A Glimpse into My Life in the Netherlands
By: Triple Crown Insider- Sammi Majors
I have the great opportunity to spend six months in the Netherlands working with all kinds of dressage horses. The main reason for my trip is to prepare a three-year-old Friesian stallion, Stoarm, for the Dressage Talent Cup competitions. Of course, while here I am doing lots of learning!
My host family, who owns Stoarm, has many other horses that I’m working with as well—from Friesians to Warmbloods, to Sport Ponies. They also arranged for me to be a working student with a very talented trainer and instructor several times a week. He mainly has warmbloods in his stable, but some Friesians as well. It’s been amazing to sit on many different upper-level horses and learn so much from them, and it’s helping to push my riding to the next level. My host family also acts as a middleman for selling horses. In turn, I am the lucky one to ride these horses for the videos sent to potential clients. Riding both young and upper-level horses presents a unique challenge of having to get on and figure out the horse very quickly to make it look it’s best almost immediately for sales videos.
I’ve been asked time and time again about how the Netherlands compares to America. One thing that is exceptionally different is showing, at least for dressage. In America, going to a USDF Dressage show is usually a big weekend deal, but not here—they show all the time! Their KNHS Dressage shows are held throughout the week and on weekends. During the week, they start no earlier than 5 p.m. so people have time to get off work or school, and they typically go until 10 p.m. or so depending on the number of entries. During the summer, shows are outside and typically in grass fields with no “real” arena, just the 20×40 meter area measured off with letters stuck in the ground and typically no rail. The large arenas (required for Z level which is similar to the 3rd level in America and higher levels) have a rail but often show on grass too. While it is very flat here, these grass arenas aren’t perfectly level or manicured, something a lot of Americans would have a fit about! In the fall, with much less daylight and very wet conditions, the shows are moved indoors for the rest of the year.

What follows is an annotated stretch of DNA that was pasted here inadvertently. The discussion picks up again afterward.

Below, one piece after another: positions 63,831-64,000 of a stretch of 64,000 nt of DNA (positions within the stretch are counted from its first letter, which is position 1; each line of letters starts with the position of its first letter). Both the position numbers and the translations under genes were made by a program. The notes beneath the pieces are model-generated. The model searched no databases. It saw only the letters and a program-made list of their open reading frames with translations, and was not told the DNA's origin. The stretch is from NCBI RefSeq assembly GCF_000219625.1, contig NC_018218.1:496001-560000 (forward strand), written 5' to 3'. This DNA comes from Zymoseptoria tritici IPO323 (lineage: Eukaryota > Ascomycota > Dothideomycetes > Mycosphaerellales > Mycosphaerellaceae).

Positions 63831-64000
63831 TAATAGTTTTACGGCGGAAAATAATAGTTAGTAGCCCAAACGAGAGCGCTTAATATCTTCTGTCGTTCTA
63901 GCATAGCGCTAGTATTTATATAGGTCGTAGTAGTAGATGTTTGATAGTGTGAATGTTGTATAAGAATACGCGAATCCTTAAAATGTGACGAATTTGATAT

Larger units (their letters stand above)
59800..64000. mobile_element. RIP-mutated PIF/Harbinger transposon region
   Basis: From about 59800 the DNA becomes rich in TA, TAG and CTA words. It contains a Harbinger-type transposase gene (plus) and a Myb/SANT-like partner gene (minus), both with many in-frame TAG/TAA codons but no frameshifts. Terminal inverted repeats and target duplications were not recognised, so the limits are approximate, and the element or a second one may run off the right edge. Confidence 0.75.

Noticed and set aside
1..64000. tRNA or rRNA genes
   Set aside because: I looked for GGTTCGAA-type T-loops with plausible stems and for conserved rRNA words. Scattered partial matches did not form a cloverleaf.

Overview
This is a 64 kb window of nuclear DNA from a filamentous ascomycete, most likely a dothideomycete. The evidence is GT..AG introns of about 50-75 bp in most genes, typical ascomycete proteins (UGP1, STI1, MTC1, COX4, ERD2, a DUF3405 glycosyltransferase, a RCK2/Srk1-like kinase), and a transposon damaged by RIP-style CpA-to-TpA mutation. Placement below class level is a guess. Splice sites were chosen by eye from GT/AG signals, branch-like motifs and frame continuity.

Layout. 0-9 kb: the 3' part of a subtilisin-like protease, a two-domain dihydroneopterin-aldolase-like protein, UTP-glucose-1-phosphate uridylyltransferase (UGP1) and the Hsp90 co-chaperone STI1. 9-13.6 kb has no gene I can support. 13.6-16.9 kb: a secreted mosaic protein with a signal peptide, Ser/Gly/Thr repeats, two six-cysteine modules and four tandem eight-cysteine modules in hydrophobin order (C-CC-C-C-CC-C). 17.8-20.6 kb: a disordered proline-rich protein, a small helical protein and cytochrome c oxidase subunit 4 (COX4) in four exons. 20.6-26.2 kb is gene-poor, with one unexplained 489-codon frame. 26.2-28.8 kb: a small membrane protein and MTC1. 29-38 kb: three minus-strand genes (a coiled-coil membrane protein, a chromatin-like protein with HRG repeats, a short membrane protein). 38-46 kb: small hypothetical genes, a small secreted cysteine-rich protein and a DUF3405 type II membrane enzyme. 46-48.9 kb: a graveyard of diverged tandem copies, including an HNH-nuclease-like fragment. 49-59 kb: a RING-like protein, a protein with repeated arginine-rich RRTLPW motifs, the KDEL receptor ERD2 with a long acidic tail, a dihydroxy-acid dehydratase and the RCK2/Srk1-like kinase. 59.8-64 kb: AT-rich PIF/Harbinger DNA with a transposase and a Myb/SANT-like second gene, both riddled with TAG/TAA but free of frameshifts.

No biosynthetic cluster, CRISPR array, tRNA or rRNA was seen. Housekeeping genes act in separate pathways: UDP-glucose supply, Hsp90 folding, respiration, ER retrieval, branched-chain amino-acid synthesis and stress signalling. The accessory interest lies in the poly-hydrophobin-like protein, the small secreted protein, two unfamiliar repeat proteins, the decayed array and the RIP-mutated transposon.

Additionally, trainers don’t typically haul a huge load of horses for themselves and clients. Almost everyone has their own car (literally) or SUV and trailer to haul their own horses. Some people have a truck that hauls more than one or two horses, but you do not see many of those out on a regular basis.
Furthermore, I absolutely love how many kids are showing dressage here. You don’t always see lots of young riders at dressage shows in America, but here they are everywhere! And when there are kids showing, there are spectacular sport ponies! Can’t beat that!
Finally, there is a huge difference in the cost to show. For just regular KNHS Dressage shows, it is typically 12-15 euros to enter, which is so much cheaper than in America. A trade-off to low cost is that most of the time there are only ribbons for 1st and maybe 2nd place. If it makes it more affordable, I think that’s great. There are also no separate divisions for professionals, AA, and Jr/Yrs. Ponies get their own division, but otherwise, everyone is in a class together for their level.
It’s been an unforgettable experience so far, and I can’t put everything in one blog post! I’m learning so much both on and off horses, meeting lots of amazing people, making great connections, and I’m soaking up every minute of it! I do miss everyone back home, both two and four-legged, but when an opportunity like this presents itself, you can’t pass it up! The worst thing about it here? No dressage mules…or really any mules, I’m very long ear deprived!